So, when estimating the value of a stock, you use conservative estimates for earnings etc., to come up with the value. If your estimated value comes in at $10, then you don’t buy the stock if its currently selling for $9.75, because it’s too risky, and if your calculations are off, you won’t be buying a bargain. If the price is currently $6 though, you might buy it, because you have a $4 margin of safety to use if you estimated incorrectly.
The same principal applies to real-estate. Suppose you are looking at a deal, and you find you can buy some land for $100,000 and you can build a 4-bedroom house on it for $150,000. If new 4-bedroom houses in the area are selling for $270,000 then should you do the deal? Theoretically, it will only cost you $250,000 to buy/build with a sale at $270,000 so you should make $20,000 profit.
But that isn’t much margin of safety. What if building costs blow out, and it cost more than $150,000 to build? What if you can’t sell it straight away so you have some holding costs? What if the other 4-bedroom houses in the area have much better kitchens than you realized, and you can actually only sell for $245,000?
There are a lot of unknowns here, and because your margin of safety is so small, unless everything goes right, you can quickly find yourself making a loss.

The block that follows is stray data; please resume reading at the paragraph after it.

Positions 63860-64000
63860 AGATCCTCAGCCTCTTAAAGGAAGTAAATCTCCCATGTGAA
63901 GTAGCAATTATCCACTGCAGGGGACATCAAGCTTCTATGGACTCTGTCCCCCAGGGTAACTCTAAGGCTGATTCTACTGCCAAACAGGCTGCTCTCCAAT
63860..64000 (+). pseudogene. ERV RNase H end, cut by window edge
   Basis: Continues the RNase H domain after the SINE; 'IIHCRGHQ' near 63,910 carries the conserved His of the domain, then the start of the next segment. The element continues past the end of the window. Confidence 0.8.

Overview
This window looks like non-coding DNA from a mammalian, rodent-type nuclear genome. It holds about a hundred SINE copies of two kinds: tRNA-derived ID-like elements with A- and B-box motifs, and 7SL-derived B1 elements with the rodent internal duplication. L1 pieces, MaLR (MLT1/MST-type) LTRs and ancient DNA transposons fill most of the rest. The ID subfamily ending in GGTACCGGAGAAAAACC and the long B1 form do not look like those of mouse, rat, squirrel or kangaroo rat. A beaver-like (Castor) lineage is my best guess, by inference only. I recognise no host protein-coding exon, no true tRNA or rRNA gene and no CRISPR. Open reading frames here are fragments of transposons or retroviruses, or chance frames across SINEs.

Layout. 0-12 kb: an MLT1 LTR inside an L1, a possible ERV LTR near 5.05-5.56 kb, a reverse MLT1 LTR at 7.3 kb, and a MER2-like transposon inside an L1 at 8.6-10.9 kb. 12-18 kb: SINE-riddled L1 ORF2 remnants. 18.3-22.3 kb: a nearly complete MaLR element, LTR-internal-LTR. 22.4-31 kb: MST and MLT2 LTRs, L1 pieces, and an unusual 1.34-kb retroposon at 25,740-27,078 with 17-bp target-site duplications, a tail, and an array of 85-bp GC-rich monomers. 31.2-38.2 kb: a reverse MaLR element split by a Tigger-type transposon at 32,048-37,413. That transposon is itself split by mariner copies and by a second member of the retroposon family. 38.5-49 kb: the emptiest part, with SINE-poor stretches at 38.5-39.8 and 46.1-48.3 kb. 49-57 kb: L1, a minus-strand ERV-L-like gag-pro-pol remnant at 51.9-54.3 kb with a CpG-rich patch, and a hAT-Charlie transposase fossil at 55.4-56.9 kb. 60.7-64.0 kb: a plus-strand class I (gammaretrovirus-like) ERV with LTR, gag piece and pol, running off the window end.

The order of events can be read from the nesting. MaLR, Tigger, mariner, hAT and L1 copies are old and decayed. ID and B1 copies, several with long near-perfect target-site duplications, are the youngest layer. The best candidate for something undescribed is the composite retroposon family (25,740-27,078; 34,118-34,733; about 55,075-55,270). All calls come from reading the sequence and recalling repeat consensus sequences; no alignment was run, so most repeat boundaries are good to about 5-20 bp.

If on the other hand, 4-bedroom houses in the area are selling for $350,000 then you have a projected profit of $100,000. You can afford for a lot of things to go wrong, and you can still make a profit. In the first case, if building costs go up by $50,000, the deal will cost you $30,000. In the second case, because you have a much larger margin of safety, if building costs go up by $50,000 then you will still make a profit of $50,000.
Margin of Safety is a very important concept to all investors, and all real estate investors should think about it if they want to be around for the long term.
The myth of Risk vs Reward
Conventual wisdom says that to increase your reward in investing, you must increase your risk. This is often true, but the Margin of Safety principal can turn this around. When margin of safety is used, a higher reward actually means a lower risk!
You can see this is the example above. The deal that is projected to make $20,000 is quite risky, whereas the deal with a projected profit of $100,000 is much safer, because a lot more can go wrong before a loss is made.
This doesn’t mean than high reward always means lower risk though. The conventual Risk vs Reward wisdom is still correct in general. So, if you borrow more to buy a property, your risk and reward have increased. If you buy in a small town to get a higher rental yield, your risk and reward have increased.
This Risk vs Reward theory is only incorrect when directly applied to the Margin Of Safety concept. So, if you buy something for $100,000 that all your analysis shows is worth $200,000, then your reward has gone up, while your risk has gone down.